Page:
i will monitor his email for the rest of his life

And here is "a stoic philosophy based on the scientific fact that our thoughts cause our feelings and behaviors," which is such a good title I had to post it as today's poem. It originally appeared in coconut nine.

a stoic philosophy based on the scientific fact
that our thoughts cause our feelings and behaviors

we have our undesirable situations whether we are upset about them or not

if we are upset about our problems we have two problems: the problem

and our being upset about it; with thoughts as the cause of emotions

rather than the outcome the causal order is reversed

the benefit of this is that we can change our thoughts

to feel or act differently regardless of the situation

i need to win a major prize to shove in people's faces

note the similarities with buddhism

a buddhist who has achieved nirvana is not sad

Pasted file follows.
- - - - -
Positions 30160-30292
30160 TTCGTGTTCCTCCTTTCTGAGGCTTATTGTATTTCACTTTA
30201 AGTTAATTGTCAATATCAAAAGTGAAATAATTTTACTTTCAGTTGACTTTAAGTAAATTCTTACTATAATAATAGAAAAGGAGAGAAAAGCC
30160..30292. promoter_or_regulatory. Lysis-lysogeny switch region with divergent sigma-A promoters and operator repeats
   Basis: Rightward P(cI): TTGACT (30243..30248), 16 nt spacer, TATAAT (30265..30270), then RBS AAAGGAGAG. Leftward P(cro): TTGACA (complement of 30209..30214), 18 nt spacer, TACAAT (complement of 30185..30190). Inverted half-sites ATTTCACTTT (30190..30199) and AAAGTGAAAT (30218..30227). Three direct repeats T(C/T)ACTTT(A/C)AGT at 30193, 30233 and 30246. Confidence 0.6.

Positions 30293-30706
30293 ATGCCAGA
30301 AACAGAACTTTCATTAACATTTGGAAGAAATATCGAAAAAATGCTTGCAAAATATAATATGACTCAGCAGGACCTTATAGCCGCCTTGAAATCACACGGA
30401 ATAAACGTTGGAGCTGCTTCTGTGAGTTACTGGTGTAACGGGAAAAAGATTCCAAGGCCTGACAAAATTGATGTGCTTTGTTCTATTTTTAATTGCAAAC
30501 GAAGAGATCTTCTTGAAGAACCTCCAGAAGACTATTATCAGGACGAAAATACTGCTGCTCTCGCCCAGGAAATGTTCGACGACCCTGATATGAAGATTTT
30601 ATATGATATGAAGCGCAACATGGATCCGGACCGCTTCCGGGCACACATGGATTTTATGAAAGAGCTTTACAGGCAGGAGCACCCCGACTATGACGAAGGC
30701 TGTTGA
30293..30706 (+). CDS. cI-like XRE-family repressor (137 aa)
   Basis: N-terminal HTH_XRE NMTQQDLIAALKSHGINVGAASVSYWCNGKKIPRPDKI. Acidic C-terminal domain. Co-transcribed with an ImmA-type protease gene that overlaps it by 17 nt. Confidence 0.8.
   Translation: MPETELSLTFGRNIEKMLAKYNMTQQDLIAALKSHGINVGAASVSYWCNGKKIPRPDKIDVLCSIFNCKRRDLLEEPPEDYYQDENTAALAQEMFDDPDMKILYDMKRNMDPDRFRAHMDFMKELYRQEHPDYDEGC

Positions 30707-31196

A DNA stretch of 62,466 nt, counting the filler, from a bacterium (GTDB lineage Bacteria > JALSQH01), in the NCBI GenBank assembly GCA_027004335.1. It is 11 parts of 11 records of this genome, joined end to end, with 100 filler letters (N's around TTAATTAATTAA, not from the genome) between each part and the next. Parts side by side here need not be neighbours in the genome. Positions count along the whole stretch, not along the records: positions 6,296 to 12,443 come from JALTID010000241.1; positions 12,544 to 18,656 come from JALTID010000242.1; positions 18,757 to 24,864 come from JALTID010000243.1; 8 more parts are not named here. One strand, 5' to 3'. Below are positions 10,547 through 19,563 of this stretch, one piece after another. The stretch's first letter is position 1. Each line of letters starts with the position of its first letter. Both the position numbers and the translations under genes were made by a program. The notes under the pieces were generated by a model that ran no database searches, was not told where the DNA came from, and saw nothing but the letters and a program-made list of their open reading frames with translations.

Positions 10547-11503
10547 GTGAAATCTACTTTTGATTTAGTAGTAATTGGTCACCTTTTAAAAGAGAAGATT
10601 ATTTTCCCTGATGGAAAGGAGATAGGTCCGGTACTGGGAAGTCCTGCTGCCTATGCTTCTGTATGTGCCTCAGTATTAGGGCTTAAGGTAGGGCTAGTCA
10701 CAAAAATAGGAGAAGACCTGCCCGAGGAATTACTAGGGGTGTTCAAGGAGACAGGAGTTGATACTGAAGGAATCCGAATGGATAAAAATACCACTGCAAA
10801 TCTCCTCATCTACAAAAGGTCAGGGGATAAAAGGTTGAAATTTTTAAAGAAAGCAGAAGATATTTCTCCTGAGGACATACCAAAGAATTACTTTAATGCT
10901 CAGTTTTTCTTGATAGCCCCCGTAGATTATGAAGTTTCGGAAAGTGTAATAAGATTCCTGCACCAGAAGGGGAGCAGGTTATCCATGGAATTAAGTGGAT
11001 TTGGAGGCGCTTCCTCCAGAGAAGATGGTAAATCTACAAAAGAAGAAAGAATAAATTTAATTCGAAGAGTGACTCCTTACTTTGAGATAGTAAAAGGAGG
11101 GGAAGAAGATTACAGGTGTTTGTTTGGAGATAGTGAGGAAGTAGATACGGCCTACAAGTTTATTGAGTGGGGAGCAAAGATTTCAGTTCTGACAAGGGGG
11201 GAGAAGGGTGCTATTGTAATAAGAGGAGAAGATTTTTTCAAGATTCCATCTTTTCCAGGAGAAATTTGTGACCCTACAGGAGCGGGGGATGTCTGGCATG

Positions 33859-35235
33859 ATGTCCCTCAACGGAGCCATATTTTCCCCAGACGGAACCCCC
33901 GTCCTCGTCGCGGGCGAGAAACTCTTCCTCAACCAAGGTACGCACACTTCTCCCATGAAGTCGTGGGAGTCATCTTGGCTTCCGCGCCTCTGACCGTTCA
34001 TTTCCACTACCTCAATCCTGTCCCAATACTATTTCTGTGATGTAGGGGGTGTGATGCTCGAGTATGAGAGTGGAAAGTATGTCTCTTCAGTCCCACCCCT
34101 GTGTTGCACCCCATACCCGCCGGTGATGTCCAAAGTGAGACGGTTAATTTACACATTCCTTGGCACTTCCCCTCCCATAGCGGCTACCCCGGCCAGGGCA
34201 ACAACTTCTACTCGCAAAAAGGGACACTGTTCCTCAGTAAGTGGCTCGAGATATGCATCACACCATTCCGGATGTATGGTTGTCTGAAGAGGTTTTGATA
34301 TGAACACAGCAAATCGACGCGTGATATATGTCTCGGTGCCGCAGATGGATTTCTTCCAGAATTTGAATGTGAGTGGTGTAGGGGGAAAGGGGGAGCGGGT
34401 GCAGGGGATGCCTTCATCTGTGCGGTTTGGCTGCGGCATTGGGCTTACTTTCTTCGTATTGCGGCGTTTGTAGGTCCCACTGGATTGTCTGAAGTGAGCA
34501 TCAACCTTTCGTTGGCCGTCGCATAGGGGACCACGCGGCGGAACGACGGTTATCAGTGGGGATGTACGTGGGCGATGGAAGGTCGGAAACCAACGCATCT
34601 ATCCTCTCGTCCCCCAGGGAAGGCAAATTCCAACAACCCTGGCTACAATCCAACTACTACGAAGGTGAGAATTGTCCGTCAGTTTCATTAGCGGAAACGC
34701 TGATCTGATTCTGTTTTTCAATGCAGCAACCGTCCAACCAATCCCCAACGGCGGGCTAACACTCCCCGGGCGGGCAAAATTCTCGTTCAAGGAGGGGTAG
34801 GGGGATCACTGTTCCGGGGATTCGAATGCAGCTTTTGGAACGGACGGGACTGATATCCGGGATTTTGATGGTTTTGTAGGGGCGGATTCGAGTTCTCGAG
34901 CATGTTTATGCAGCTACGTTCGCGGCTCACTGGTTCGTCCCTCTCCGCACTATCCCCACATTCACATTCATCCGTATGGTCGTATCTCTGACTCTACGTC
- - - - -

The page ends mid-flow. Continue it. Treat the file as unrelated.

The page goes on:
primarily because it does not know the concept

of sad; the sole problem of an undesirable situation

is the absence of a philosophy allowing it to be desirable

the cessation of desire in western civilizations

often coincides with the onset of severe depression

a cessation or increase of suffering in relationships

often effects increased focus on work or art

let's compare the person shot with a rifle

who worries about who manufactured the bullets

rather than staunching the wound

with the person shot with a rifle

who distances himself from the situation

until the focus is on the distance itself

turn to page forty-eight of your workbook and read it aloud in a quiet monotone